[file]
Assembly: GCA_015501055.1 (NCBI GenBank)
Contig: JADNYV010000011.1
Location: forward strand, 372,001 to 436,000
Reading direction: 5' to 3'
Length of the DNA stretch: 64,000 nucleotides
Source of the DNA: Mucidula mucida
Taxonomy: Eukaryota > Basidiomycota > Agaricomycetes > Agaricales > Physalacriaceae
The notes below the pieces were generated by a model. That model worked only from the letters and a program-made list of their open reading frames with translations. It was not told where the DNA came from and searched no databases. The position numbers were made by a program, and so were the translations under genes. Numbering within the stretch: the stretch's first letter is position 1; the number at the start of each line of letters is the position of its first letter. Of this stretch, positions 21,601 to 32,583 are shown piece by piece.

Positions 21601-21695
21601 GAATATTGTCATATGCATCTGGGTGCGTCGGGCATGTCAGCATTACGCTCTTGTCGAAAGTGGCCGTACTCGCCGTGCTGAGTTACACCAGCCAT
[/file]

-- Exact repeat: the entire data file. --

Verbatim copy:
Assembly: GCA_015501055.1 (NCBI GenBank)
Contig: JADNYV010000011.1
Location: forward strand, 372,001 to 436,000
Reading direction: 5' to 3'
Length of the DNA stretch: 64,000 nucleotides
Source of the DNA: Mucidula mucida
Taxonomy: Eukaryota > Basidiomycota > Agaricomycetes > Agaricales > Physalacriaceae
The notes below the pieces were generated by a model. That model worked only from the letters and a program-made list of their open reading frames with translations. It was not told where the DNA came from and searched no databases. The position numbers were made by a program, and so were the translations under genes. Numbering within the stretch: the stretch's first letter is position 1; the number at the start of each line of letters is the position of its first letter. Of this stretch, positions 21,601 to 32,583 are shown piece by piece.

Positions 21601-21695
21601 GAATATTGTCATATGCATCTGGGTGCGTCGGGCATGTCAGCATTACGCTCTTGTCGAAAGTGGCCGTACTCGCCGTGCTGAGTTACACCAGCCAT